● 7,220 tweets sent during the show. Burberry was mentioned more than 19,000 times during London Fashion Week, the most mentions of any brand
● 179 photographers of the 600 accredited by the British Fashion Council, took over 15,000 pictures
● 39 models walked the runway, with 15 models walking twice
● 180 media outlets live-streamed the show
● 30 minutes Average time spent by each model in the make-up and hair chair
● 21 make-up artists One lead artist (Wendy Rowe), with 20 assistants
● 52 seconds Average time that it took each model to walk the runway
● 54 looks made up Christopher Bailey’s AW15 collection for Burberry Prorsum
● 45 metres The length of the runway
● 2 casting directors Barbara Nicoli and Leila Ananna
● 13 minutes, 33 seconds Length of the show
● 19 hair stylists One lead (Christiaan Houtenbos) with 18 assistants
● 4 hours Amount of time before the show that the models arrived

Cook writes,

Picked by casting directors Barbara Nicoli and Leila Ananna (who also cast for Gucci), the Burberry models came from six continents — yet no casting is confirmed until each model has arrived in London, meaning that confirmations can be as late as the day before the show.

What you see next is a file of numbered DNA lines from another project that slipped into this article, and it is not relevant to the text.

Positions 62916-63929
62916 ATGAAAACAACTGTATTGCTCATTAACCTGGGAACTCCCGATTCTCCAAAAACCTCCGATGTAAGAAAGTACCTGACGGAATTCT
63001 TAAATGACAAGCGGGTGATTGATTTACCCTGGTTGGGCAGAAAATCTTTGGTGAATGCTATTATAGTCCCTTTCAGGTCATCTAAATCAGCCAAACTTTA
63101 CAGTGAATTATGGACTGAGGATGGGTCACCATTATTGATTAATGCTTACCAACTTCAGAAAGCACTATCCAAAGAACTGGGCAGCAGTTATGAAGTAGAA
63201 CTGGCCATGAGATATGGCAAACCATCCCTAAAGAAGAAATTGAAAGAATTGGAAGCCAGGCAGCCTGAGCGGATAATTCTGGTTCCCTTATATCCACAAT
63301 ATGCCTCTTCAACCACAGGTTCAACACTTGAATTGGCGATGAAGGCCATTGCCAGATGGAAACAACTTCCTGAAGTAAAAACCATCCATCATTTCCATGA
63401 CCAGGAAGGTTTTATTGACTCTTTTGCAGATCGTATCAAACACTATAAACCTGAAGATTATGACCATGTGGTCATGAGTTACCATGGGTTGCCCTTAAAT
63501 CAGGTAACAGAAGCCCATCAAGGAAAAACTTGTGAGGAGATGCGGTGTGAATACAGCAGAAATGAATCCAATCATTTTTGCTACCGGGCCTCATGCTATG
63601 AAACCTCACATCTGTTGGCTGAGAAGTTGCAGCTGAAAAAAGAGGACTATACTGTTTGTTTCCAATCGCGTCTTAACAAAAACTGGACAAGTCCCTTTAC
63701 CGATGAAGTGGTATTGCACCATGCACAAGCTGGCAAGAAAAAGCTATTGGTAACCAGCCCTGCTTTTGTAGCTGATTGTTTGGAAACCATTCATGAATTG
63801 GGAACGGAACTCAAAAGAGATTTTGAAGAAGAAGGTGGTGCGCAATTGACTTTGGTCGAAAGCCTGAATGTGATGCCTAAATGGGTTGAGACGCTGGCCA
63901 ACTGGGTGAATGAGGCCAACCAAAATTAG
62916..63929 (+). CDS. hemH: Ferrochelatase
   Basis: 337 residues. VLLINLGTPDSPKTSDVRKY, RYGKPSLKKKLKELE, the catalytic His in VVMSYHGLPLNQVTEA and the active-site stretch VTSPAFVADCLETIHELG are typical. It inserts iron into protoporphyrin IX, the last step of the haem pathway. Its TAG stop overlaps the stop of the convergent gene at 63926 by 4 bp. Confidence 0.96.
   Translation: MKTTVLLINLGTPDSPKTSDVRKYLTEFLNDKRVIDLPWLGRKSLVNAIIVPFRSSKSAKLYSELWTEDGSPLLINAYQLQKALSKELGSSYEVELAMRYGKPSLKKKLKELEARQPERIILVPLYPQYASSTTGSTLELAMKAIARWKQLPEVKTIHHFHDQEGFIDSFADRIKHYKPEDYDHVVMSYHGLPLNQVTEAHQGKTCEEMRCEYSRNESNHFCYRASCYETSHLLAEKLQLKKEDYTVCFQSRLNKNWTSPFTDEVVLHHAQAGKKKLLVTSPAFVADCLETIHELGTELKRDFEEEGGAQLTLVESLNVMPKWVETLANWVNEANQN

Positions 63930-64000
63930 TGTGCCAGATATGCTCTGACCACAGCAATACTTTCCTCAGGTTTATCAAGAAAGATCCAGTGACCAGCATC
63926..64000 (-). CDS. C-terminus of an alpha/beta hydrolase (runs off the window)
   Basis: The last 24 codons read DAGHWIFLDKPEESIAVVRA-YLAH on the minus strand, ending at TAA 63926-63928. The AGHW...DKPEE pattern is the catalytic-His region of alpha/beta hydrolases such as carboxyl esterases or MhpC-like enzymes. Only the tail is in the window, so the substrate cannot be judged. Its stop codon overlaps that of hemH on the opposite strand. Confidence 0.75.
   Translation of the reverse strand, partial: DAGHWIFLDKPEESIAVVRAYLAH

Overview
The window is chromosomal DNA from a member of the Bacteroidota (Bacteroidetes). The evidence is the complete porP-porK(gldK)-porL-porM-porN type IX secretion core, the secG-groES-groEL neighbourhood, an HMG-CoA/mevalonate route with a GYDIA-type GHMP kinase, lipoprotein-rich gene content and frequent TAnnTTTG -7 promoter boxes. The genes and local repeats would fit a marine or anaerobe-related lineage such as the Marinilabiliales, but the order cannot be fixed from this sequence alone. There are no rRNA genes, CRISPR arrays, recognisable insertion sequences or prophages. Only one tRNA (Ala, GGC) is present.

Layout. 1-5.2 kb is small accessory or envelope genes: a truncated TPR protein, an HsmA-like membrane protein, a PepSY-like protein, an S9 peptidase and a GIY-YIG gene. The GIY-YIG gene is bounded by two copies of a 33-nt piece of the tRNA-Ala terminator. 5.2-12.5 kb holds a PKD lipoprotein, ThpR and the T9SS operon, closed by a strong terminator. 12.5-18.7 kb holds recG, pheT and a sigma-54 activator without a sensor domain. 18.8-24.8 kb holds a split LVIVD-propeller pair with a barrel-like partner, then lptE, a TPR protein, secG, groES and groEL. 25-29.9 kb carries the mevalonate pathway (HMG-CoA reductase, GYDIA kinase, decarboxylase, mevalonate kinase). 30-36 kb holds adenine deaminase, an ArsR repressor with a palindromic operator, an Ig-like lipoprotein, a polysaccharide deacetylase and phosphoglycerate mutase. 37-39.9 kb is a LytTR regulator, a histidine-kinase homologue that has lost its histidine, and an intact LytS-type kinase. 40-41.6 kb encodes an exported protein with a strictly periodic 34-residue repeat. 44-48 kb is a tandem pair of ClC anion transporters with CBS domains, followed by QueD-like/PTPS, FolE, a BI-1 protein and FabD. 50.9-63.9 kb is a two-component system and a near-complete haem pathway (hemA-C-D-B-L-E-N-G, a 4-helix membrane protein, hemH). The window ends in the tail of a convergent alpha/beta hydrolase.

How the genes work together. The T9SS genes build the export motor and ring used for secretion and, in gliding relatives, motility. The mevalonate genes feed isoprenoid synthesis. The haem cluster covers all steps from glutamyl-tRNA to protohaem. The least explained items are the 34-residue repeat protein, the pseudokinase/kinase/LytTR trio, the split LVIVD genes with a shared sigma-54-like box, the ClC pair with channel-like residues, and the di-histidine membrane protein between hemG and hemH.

“The process of casting models starts with composite cards of all the potential show girls here for LFW being emailed [to casting agents] as a PDF, and then followed up with a hard package of model cards,” says Aidan Jean-Marie, a director at Premier Model Management, who had five models in the Burberry show.
Once the models have arrived in London, there is then a live casting, where they are optioned before the final process: fit to confirm — “this is where the model is either confirmed or cancelled — it’s all about the look working.” For fittings, models are paid a flat fee of £50 per hour, plus 20 per cent agent’s fee.
The rates that models are paid varies dramatically, and in London — where the British Fashion Council sets many of the rates — is particularly dependent on the show. Fees start at about £100 for a first-time designer, although models can get “£30,000-plus for just one show”, says Jean-Marie. At that rate, it is likely that the model is on an exclusive deal, permitting her to work only for that one designer worldwide. 
In New York, Marc Jacobs pays in trade, allowing models to pick pieces from his line, while Ralph Lauren and Oscar de la Renta are believed to be the best payers — with models referring to the latter as “Oscar pays the Renta”.

Read the full article here.